Face recognition is standard on all the latest iPhones – and getting smarter
When Apple designed the iPhone X to be ‘all screen’, it created a couple of conundrums. There had to be somewhere to put the front-facing camera, so the notch was born. (Apple is one of several companies that have applied for patents on ways for cameras to shoot through or between pixels, so a truly all-screen phone should be possible one day.)
Meanwhile, the Home button had to be sacrificed, and with it Touch ID. Apple could simply have put the fingerprint sensor somewhere else, but instead it switched to a new method of biometric authentication using a sensor system, built into the notch, that it calls TrueDepth. It’s this hardware innovation that enables the iPhone X, XS, XS Max and XR to support Face ID.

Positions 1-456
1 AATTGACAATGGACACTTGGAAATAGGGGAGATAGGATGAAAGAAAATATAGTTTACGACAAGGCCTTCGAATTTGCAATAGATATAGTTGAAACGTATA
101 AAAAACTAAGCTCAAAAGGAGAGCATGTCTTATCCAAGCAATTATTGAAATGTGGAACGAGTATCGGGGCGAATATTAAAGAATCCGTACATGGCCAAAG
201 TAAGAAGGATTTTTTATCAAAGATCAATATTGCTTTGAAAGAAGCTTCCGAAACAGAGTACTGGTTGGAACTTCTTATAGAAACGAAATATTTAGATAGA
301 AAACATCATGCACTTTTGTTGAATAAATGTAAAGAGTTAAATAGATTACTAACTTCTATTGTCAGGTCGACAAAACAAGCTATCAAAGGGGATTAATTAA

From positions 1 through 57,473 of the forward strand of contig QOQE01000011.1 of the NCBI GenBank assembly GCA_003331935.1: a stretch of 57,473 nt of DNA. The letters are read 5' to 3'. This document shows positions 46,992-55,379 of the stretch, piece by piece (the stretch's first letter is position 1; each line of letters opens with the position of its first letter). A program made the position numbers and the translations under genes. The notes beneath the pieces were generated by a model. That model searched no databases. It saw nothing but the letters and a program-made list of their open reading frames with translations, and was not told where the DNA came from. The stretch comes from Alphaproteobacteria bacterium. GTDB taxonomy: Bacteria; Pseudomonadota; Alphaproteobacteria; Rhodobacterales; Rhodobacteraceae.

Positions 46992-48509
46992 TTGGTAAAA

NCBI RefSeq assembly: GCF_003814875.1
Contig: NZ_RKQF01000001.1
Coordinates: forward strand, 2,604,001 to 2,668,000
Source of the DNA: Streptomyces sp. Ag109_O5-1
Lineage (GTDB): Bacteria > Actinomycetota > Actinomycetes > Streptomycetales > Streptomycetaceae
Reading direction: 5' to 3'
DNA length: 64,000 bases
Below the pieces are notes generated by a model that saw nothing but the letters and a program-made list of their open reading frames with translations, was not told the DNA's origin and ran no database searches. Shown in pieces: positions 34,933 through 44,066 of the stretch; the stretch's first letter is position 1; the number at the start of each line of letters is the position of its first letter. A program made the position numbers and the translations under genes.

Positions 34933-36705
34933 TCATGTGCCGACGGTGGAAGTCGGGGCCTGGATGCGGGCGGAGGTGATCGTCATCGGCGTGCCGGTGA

Facial recognition is a staple of science fiction and heist movies, but making it work in real life is hard. Simply picking out a face in the image captured by an ordinary camera would mean anyone who waved a photo of you at your iPhone would be as likely to get into it as you are. Earlier phones, including Samsung’s Galaxy Note 8, could be fooled in this way.
Instead of just taking a picture, TrueDepth detects the three-dimensional shape of your face. The hardware, incorporated into the notch, is made for Apple by the French-Italian semiconductor company STMicroelectronics.
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